Japan’s commercial whaling season begins
Japan’s whaling season began on 3 April. This is the third year Japan has allowed commercial whaling within its own exclusive economic zone (EEZ) since withdrawing from the International Convention for the Regulation of Whaling (ICRW).
Previously, Japan had conducted whaling in Antarctic and North Pacific waters under an exception for scientific research allowed by ICRW rules. But as the meat was sold in Japan, this was heavily criticized by anti-whaling nations as mere cover for commercial whaling.
The program suffered two important setbacks prior to Japans withdrawal and its termination of whaling in international waters. A case brought in the International Court of Justice (ICJ) in 2010 by Australia (with New Zealand intervening) challenged the legitimacy of Japan’s scientific whaling. The case was decided against Japan in 2014. The ICJ determined that the scale of Japan’s “JARPA II” scientific program was not appropriate for the scientific purpose and that no permits could be issued under the program. Japan responded with a new program titled “NEWREP-A” and declined to refer any further disputes on the whaling to the court.
In 2018, the Standing Committee to the Convention on International Trade in Endangered Species of Wild Fauna and Flora (CITES - also known as the Washington Convention) determined that Japan’s importation of meat from endangered sei whales was illegal under the treaty. Sei whales are listed on Appendix I of the Convention, which means that international commercial trade in their products is banned. Japan mostly hunted sei whales on the high seas beyond its national jurisdiction. The committee ruled that bringing these products into Japan was considered international trade and therefore banned.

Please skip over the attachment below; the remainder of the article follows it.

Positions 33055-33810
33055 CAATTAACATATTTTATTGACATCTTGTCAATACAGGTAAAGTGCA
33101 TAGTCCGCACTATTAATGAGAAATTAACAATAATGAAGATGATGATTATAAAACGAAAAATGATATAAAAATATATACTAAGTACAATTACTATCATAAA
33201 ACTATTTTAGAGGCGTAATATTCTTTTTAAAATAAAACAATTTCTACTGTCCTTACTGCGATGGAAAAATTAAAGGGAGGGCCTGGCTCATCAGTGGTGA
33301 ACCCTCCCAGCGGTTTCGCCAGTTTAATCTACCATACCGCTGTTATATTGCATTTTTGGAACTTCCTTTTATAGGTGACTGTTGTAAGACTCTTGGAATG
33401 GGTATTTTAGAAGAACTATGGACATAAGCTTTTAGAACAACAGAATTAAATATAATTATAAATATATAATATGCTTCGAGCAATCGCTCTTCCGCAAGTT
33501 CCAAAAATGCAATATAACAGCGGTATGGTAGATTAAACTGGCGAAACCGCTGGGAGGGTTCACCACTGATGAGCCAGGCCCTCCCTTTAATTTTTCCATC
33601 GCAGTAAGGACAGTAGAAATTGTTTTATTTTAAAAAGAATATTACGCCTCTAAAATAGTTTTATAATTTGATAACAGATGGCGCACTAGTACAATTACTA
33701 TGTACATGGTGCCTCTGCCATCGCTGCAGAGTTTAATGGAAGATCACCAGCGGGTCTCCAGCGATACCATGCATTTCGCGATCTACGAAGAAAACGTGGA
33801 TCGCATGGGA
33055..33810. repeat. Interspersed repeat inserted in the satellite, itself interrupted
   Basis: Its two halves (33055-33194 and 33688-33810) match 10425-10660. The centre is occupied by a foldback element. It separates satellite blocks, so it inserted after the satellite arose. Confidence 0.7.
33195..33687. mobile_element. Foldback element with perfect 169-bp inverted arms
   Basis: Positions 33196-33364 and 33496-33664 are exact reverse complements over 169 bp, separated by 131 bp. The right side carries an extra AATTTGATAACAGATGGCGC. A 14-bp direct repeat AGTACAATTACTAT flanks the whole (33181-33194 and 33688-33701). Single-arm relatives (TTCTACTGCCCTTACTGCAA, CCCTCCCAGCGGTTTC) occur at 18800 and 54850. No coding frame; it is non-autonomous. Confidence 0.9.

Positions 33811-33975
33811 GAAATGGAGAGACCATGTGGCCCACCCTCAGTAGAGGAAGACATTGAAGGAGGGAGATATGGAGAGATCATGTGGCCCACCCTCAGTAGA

Whaling catch quotas for 2021 released by the Japan’s fisheries agency are 120 minke whales, to be caught from coastal bases, as well as 150 Bryde’s whales and 25 sei whales, to be taken by factory ship. The “catch limit” based on scientific data is actually higher, but the government has allotted 37 minke whales for possible bycatch (net entanglement), and has reserved some additional quota.
Ishinomaki City-based Ayukawa Hogei K.K., which supplies whale meat, offers it in the form of bacon – meaning blubber with some meat attached – or red meat. Minke whale bacon slices are advertised on the company’s website at JPY 500 (USD 4.55, EUR 3.83) for 60 grams; fin whale bacon at the same price for 80 grams; breaded whale meat for deep frying at JPY 521 (USD 4.75, EUR 3.99) for 180 grams; and sei whale red meat at JPY 600 (USD 5.47, EUR 4.59) for 190 grams.
Two boats belonging to Ayukawa Hogei departed from Ishinomaki, Miyagi Prefecture to start the whaling season on 3 April. Two other vessels belonging to other companies will depart from Hachinohe in Aomori Prefecture. A fifth vessel is based out of Abashiri, on Hokkaido’s Okhotsk Sea coast. Current whaling will be undertaken near the coast, while whaling in offshore waters is scheduled to start around June.
Japan, Norway, and Iceland are currently the only countries to allow commercial whaling, though Iceland’s two whaling companies suspended their hunts this year under the influence of COVID-19 and may not resume them.
Canada, the Faroes, Greenland, Indonesia, Saint Vincent and the Grenadines, and the U.S. all allow whale hunting under exceptions for aboriginal subsistence. South Korea occasionally takes whales as fishing bycatch and allows their sale.
Photo courtesy of Graeme Snow/Shutterstock